15h00Parallel session – COVID-19 Vaccine rollouts – philanthropy opportunities for unityModerator: Shabir Madhi – Vaccines & Infectious Diseases Analytics Research Unit (Wits-VIDA)Register
As the numbers of COVID-19 cases increased speedily across Africa, the acquisition and rollout of vaccines is at a snail’s pace. Vaccinations have picked up across the continent amid apathy. What role can philanthropy play in mobilising communities to vaccinate, procure and rollout vaccines?Richard Mihigo – Immunization and Vaccine Development, WHO Africa Regional Office
Helen Rees – South African Health Products Regulatory Authority (SAHPRA); and Wits University RHI
Solomon Zwedu – Global Development, Bill & Melinda Gates Foundation
15h00Parallel session – Opportunities for youth engagement to unite the continentModerator: MacDonald Munyoro – SAYoF-SADCRegister
Crises provide opportunities to do things differently. COVID-19 is an opportunity for young people across Africa to unite in one voice and build the ‘Africa’ they want-a a continent always ready to respond to challenges, including the net potential pandemic.John Mayok – East Africa: South Sudan
Heba Assem – North Africa: Egypt
Sharon Onkoni – Central Africa – Gabon
Patience Munyenyembe – Southern Africa: Malawi
Bora Kaumba – Central Africa: DRC
16h00Closing CeremonyEmmanuel K. Akyeampong – Harvard University Center for African StudiesRegister
Performance Music: Deng Nhial Chioh
16h30Summary and key highlightsEbrima Sall – TrustAfricaRegister
Stigmata Tenga – Africa Philanthropy Network
Mosun Layode – African Philanthropy Forum
Evans Okinyi – East Africa Philanthropy Network – EAPN
Masego Madzwamuse – Southern Africa Trust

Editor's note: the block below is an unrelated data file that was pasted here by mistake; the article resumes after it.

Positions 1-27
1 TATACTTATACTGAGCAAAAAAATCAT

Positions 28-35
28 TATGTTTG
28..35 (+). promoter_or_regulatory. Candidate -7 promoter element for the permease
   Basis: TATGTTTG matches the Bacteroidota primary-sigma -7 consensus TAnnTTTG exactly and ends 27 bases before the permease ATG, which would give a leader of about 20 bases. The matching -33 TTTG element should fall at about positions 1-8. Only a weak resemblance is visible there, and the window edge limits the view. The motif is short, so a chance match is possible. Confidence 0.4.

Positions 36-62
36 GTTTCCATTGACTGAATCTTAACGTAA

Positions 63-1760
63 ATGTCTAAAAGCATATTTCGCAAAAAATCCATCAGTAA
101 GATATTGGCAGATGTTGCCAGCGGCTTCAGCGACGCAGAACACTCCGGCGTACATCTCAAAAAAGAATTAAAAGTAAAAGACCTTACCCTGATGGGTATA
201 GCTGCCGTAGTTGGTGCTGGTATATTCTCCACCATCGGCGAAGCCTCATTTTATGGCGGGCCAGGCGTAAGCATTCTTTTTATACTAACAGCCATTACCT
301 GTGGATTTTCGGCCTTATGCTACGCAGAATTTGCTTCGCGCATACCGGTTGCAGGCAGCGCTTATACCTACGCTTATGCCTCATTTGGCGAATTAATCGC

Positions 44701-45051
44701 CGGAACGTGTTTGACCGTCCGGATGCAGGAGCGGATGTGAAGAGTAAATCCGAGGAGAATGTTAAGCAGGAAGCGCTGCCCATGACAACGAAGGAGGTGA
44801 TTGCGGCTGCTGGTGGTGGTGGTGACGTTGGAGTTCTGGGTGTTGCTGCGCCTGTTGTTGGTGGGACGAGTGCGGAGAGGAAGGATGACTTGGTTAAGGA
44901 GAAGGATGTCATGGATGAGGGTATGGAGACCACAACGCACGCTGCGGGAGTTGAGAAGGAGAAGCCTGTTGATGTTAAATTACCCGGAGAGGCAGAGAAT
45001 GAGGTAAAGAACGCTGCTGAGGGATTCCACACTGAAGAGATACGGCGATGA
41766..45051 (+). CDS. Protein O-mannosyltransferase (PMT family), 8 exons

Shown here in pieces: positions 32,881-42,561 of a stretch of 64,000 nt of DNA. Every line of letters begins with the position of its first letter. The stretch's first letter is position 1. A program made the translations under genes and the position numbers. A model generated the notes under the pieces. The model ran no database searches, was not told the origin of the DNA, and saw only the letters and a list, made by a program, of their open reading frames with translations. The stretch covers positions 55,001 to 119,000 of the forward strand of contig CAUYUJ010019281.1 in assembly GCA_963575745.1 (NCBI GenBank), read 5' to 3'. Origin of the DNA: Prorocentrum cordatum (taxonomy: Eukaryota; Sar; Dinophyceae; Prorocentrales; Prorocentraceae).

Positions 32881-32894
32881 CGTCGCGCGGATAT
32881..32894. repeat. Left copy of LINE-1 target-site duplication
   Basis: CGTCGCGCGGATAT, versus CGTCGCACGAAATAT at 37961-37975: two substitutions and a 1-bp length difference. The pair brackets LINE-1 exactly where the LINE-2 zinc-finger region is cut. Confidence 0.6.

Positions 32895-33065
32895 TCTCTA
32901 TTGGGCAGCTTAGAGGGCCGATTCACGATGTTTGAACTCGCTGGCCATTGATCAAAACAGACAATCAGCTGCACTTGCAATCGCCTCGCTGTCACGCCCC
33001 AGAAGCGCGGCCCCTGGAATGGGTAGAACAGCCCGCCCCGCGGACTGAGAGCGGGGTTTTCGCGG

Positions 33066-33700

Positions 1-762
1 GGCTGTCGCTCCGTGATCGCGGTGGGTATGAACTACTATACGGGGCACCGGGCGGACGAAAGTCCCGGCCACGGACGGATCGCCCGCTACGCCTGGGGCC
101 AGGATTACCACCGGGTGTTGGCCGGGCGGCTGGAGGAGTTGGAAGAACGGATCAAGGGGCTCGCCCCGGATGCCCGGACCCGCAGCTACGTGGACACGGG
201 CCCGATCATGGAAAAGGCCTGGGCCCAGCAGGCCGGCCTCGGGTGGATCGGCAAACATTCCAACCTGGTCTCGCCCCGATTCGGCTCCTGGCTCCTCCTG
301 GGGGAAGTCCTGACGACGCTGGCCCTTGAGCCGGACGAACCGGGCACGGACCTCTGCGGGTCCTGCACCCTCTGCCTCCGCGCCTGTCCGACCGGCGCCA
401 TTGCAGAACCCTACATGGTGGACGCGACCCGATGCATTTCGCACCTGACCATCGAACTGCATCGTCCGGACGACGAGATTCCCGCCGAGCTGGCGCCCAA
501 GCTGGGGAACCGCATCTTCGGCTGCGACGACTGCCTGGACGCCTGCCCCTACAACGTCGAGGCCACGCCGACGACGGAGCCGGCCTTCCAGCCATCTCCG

Bhekinkosi Moyo – Center on African Philanthropy and Social Investment
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The Carnegie corporation of new york

Established in 1911 by Andrew Carnegie, the Carnegie Corporation of New York is one of America’s oldest grantmaking foundations and promotes the advancement and diffusion of knowledge and understanding.

Their work focuses on international peace, the advancement of education and knowledge, and the strength of our democracy.

The corporation supports CAPSI with research and development of a new cohort of scholars.

The Charles mott foundation

An automotive pioneer, philanthropist, and leader in the community, Charles Stewart Mott cared about innovation, fairness, and communities.

By working toward a world where each individual’s quality of life is connected to the well-being of the community, both locally and globally, the Charles Stewart Mott Foundation continues this legacy.

A founding funder of the Centre, the Charles Stewart Mott Foundation supported the establishment of the Chair and continues to support our programmes.

The Ford Foundation

As an investor in transformative ideas, individuals and institutions, the Ford Foundations is one of the founding funders of CAPSI.